Astronomers on Monday said they have spotted evidence of water vapor plumes rising from Jupiter’s moon Europa, a finding that might make it easier to learn whether life exists in the warm, salty ocean hidden beneath its icy surface.
The apparent plumes detected by the Hubble Space Telescope shoot about 125 miles (200 km) above Europa’s surface before, presumably, raining material back down onto the moon’s surface, NASA said.
Europa, considered one of the most promising candidates for life in the solar system beyond Earth, boasts a global ocean with twice as much water as in all of Earth’s seas hidden under a layer of extremely cold and hard ice of unknown thickness.
While drilling through the ice to test ocean water for signs of life would be a daunting task, sampling water from the plumes might be a simpler project.
“If the plumes are real, it potentially gives us easier access to the ocean below … without needing to drill into miles of ice,” said lead researcher Williams Sparks of the Space Telescope Science Institute in Greenbelt, Maryland.
Europa is about 1,900 miles (3,100 km) in diameter, slightly smaller than Earth’s moon. Among Jupiter’s four largest moons, Europa is the second closest to the biggest planet in the solar system.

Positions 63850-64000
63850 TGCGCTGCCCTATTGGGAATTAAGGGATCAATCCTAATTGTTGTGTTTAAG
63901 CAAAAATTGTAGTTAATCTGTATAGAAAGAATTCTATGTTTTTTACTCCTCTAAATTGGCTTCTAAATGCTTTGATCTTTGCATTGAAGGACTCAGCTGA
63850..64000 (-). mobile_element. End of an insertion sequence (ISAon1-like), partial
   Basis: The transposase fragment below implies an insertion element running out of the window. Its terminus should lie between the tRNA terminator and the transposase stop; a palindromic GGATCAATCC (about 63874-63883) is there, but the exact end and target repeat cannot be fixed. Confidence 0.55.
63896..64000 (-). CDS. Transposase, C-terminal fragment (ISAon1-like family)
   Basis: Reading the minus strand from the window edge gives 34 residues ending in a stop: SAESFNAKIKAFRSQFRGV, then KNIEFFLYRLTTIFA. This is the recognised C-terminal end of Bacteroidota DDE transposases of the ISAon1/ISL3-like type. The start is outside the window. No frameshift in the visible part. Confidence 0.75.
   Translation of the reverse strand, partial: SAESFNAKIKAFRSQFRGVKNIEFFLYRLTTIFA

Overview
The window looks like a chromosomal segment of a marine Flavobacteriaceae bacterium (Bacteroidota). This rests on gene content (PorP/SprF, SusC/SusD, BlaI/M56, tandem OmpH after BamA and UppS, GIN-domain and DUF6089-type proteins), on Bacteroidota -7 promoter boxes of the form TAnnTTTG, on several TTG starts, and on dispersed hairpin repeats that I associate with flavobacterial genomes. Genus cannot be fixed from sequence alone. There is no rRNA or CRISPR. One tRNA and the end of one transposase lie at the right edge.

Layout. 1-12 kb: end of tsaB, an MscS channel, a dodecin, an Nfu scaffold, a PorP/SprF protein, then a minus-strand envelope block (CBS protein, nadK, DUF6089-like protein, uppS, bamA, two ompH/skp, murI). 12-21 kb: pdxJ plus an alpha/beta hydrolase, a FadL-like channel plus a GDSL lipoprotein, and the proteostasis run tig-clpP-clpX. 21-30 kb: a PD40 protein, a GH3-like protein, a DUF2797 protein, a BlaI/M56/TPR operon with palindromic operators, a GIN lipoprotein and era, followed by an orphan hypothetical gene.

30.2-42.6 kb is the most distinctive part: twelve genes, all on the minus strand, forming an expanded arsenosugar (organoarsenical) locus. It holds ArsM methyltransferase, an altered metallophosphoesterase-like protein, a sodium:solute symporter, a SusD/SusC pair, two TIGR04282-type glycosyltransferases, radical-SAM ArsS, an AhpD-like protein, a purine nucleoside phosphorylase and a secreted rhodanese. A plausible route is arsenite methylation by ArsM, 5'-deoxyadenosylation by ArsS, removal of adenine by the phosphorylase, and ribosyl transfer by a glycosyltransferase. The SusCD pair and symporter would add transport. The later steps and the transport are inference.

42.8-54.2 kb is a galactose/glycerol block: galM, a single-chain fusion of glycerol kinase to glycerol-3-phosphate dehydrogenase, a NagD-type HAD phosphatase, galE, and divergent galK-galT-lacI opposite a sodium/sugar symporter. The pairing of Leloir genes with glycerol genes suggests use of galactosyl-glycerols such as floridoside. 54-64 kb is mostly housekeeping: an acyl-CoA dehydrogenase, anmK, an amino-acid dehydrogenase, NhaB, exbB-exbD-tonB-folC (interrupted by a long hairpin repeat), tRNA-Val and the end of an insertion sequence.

The telescope observed the plumes three times in 2014, mostly around Europa’s southern polar region, scientists told a conference call with reporters.
On Earth, life is found everywhere where there is water, energy and nutrients, so scientists have a special interest in places elsewhere in the solar system, like Europa, with similar characteristics, said Paul Hertz, director of NASA’s astrophysics division.
The findings, which will be published in The Astrophysical Journal, follow an initial Hubble sighting of a water vapor plume over Europa’s south pole in December 2012.
Scientists got their first hint that bright, icy Europa, which is crisscrossed by dark bands and ridges, contains an underground ocean from NASA’s twin Voyager probes, which flew by Jupiter in 1979.
The follow-on Galileo spacecraft, which circled around and through Jupiter’s system from 1995 to 2003, detected a magnetic field that likely was triggered by a salty, global ocean beneath Europa’s surface.
Two more missions are in development to visit Europa.
A NASA spacecraft, targeted for launch in the mid-2020s, would make more than 40 close flybys of the moon and possibly sample material in any plumes shooting out from its surface.
Jupiter has 67 known moons, plus many smaller ones that have not yet been named.